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A new Netflix film is raising tempers in parts of its target audience

Several public figures in Egypt have said 'Perfect Strangers' betrays their culture and promotes homosexuality.

Netflix is increasingly expanding into making works for different cultures every year but a new one called Perfect Strangers is receiving intense pushback and a generally divided response online from its targeted audience of subscribers.

In an article filed earlier today, The Hollywood Reporter detailed the backlash their first original Arabic feature has received from conservatives in MENA (Middle East and North African) countries. The piece – a remake of an Italian movie of the same name – features a group of friends in Lebanon who decide to make all their calls and text messages available to each other during an evening as a form of entertainment. Secrets are revealed, a gay character is featured and a woman played by actress Mona Zaki removes her underwear in one scene, though there is no nudity presented on screen.

Lawyer Ayman Mahfouz has called on Egypt’s censors to ban the piece and revealed plans to file a lawsuit against those who made it for “promoting homosexuality”, but Daily News Egypt has reported this is not possible due to the film being a Lebanese production and on a streaming service. The head of the Censorship Authority for Artistic Works, Khaled Abdel Jalil also said it did not ask for screening in Egypt and would be “subject to terms” if this was requested.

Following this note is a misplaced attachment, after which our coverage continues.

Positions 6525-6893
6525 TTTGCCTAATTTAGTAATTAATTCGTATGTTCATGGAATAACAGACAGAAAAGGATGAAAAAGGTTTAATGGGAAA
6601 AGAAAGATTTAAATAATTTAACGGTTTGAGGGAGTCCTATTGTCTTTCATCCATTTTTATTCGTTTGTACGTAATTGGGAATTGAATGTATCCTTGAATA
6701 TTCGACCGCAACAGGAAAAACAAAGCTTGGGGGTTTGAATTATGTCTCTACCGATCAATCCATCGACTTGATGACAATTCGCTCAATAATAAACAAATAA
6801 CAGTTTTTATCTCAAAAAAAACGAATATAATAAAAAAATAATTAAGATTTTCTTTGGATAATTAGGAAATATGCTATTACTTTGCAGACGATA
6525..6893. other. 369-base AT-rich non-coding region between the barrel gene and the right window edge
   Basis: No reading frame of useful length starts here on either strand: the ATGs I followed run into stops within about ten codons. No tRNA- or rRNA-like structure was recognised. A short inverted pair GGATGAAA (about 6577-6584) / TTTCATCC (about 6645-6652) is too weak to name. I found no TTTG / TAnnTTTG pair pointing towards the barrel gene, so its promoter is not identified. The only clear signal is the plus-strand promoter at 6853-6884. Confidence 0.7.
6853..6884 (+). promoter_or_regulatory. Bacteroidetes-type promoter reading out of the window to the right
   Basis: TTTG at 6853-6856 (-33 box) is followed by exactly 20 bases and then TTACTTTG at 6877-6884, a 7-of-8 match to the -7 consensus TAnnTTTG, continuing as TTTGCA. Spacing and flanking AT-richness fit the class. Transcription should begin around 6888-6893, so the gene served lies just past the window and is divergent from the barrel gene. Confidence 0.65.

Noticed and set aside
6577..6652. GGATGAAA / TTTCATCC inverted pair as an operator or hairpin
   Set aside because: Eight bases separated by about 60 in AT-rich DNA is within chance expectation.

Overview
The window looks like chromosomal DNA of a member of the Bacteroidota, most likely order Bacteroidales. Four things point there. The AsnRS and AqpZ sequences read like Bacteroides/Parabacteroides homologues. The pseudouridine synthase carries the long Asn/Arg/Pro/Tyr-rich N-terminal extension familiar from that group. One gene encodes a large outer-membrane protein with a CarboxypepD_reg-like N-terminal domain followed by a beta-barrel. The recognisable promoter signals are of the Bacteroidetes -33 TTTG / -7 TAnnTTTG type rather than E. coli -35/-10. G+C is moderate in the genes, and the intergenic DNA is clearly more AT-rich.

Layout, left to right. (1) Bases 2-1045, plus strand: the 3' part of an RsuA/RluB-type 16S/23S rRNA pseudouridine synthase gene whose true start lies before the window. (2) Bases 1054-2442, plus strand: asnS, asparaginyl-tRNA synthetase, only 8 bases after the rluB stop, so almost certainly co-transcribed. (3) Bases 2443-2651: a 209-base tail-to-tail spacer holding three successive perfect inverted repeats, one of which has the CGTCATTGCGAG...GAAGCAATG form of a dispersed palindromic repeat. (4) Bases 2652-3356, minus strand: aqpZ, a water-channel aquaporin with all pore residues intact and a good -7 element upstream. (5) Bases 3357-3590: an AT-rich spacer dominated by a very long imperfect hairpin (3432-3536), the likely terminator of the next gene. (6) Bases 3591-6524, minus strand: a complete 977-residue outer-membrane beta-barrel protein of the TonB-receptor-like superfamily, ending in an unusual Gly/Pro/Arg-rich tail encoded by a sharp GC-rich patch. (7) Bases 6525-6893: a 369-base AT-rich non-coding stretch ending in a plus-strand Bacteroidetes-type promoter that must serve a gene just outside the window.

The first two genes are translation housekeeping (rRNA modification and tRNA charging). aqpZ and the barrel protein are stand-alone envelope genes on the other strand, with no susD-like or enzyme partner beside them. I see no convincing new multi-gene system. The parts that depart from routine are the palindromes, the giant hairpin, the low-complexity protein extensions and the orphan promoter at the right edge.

Elsewhere politician Mustafa Bakri, a member of the Egyptian House of Representatives has called it a “betrayal” but many online have rallied in favour of the production. Actor Amr Waked, who has appeared in Syriana, even posted a tweet saying “anyone who is afraid a movie can change faith does not have faith.”

Perfect Strangers is not yet available Netflix in the U.S.

About the author

Evan J. Pretzer

A freelance writer with We Got This Covered for more than a year, Evan has been writing professionally since 2017. His interests include television, film and gaming and previous articles have been filed at Screen Rant and Canada's National Post. Evan also has a master's degree from The American University in journalism and public affairs.